Emeritus Members may submit and/or
sponsor abstracts for presentation at the scientific meetings of the
Society. They may serve on Society committees but are not eligible to vote
or hold office.They are not obliged to pay dues. Emeritus
Members may not vote or hold office, but may serve on Society committees
and may submit and/or sponsor abstracts for presentation at scientific
meetings of the Society. They are not obliged to pay dues but will receive
the newsletter, and they may obtain a subscription to Pediatric and
Developmental Pathology at cost.
Emeritus status may be granted at the discretion of the Council for
reasons of health or other extenuating circumstances prior to a member
reaching his/her 65th birthday.
(d) Honorary Membership. Honorary membership may be conferred on
persons who have rendered distinguished service or who have made major
contributions to pediatric pathology.
Honorary Members are
eligible to submit and/or sponsor abstracts for presentation at the
scientific meetings of the Society. They are not eligible to vote, hold
office or serve on committees. They shall not pay dues. Honorary
Members may not vote, hold office, or serve on Society committees, but
they may submit and/or sponsor abstracts for presentation at scientific
meetings of the Society. They do not pay dues but will receive the
newsletter, and they may obtain a subscription to Pediatric and
Developmental Pathology at cost.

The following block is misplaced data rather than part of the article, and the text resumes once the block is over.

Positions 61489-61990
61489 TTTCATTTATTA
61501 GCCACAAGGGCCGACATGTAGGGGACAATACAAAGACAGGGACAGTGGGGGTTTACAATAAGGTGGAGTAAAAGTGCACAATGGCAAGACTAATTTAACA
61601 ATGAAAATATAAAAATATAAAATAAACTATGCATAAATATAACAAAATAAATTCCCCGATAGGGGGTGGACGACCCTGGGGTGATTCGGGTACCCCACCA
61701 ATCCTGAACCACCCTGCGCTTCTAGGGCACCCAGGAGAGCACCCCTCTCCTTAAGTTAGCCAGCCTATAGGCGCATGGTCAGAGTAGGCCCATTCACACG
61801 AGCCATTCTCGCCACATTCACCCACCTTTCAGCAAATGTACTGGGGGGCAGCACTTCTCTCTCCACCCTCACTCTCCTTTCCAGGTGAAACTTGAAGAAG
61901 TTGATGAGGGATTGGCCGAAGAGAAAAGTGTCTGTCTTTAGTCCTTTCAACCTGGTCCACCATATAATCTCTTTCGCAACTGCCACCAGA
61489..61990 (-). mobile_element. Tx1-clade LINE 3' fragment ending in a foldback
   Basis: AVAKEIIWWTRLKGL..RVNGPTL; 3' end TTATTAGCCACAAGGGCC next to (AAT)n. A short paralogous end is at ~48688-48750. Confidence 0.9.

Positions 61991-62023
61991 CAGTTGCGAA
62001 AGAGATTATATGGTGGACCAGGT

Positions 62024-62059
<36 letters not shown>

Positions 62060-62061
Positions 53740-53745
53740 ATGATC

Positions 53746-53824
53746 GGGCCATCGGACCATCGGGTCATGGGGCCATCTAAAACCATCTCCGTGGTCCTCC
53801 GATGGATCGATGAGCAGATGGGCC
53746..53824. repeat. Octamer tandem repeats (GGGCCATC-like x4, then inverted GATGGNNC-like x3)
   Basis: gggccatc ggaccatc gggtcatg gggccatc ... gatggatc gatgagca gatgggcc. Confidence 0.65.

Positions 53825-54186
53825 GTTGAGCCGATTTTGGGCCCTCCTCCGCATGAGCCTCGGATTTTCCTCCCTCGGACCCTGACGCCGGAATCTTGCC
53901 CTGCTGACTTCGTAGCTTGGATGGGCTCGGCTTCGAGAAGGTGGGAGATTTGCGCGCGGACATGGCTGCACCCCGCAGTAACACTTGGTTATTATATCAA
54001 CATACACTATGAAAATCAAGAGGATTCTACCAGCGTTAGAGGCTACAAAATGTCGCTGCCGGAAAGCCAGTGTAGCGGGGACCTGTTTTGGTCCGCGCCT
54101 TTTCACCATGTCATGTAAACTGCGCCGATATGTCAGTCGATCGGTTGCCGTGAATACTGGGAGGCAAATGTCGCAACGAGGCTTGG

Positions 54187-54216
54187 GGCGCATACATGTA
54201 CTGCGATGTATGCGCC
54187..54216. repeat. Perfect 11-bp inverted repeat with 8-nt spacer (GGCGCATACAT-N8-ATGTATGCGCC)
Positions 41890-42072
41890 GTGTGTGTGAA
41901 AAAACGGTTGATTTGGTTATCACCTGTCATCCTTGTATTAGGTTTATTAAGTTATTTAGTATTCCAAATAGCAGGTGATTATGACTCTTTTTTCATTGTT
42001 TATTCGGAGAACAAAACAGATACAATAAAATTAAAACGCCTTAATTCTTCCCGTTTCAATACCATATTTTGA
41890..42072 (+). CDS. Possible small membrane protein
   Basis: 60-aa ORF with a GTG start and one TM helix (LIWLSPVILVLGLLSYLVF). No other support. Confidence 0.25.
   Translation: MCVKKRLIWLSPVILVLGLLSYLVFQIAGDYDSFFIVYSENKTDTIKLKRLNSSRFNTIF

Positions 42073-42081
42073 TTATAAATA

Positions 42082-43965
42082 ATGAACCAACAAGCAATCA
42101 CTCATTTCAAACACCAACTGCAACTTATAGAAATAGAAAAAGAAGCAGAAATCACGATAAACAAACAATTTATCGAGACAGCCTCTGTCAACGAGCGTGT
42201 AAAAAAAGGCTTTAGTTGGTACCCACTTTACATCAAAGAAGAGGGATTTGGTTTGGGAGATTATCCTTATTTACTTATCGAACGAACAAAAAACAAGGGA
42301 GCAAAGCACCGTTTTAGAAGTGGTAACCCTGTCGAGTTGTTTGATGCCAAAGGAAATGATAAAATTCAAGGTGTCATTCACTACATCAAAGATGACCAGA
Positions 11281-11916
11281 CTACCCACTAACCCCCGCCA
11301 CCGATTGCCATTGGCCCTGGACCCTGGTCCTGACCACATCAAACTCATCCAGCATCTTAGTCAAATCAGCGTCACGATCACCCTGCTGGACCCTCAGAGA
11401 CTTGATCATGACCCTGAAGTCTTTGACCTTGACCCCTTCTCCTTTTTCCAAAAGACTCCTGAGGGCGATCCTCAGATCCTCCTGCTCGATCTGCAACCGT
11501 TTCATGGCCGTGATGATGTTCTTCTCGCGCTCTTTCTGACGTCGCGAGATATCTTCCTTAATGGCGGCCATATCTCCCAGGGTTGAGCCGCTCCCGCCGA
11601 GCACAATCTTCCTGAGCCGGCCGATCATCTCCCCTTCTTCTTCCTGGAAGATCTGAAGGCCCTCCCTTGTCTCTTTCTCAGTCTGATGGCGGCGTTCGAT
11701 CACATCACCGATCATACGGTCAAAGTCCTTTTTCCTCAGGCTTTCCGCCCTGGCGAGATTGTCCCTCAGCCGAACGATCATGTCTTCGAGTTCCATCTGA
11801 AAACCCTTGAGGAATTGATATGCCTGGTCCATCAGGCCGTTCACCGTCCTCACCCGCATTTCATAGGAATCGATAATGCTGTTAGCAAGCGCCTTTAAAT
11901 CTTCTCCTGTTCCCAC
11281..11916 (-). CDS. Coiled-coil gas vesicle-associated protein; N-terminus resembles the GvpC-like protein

Nominations for Honorary Membership shall be addressed in writing to
the President, to the Secretary or to the Distinctions and Awards
Committee by any Regular Member. These nominations shall be reviewed by
the Membership Committee and appropriate recommendations made to the
Council. Honorary Membership shall be conferred upon recommendation of the
Council and confirmation by a simple majority at the annual Society
(e) Junior Membership. Physicians and other scientists
who are actively engaged in formal training in pathology are eligible for
Junior membership. Junior membership shall be limited to the period of
formal training not to exceed five years.
Junior Members are
eligible to submit abstracts for presentation at scientific meetings of
the Society. They may not vote, serve on committees, or hold office.
Junior Members may not vote, hold office, or serve on Society
committees, but they may submit abstracts for presentation at scientific
meetings of the Society. They shall pay dues at the rate established
for Junior Membership, and these dues entitle them to receive the
newsletter and include a subscription to Pediatric and Developmental
When their professional status changes they must request
that the Secretary transfer them to Regular or Affiliate membership in
order to remain as members. When Junior Members have
completed their training, it is their responsibility to notify the
Secretary of the Society and request Regular or Affiliate membership in
order to remain as members.
Section 4. Resignation and Termination.
Resignation of a member shall be valid only if made in writing to the
Secretary or to the President. Such resignation shall not relieve the
member’s responsibility for any
amount due remaining
financial obligation to the Society.
Failure to pay dues for a period of
two consecutive years
one year, shall cause forfeiture of membership. The Business
Office will provide the Chairman of the Membership Committee with a list
of delinquent members 30 days after the second annual deadline for
membership renewal. The Secretary Chairman
of the Membership Committee shall notify the delinquent member of his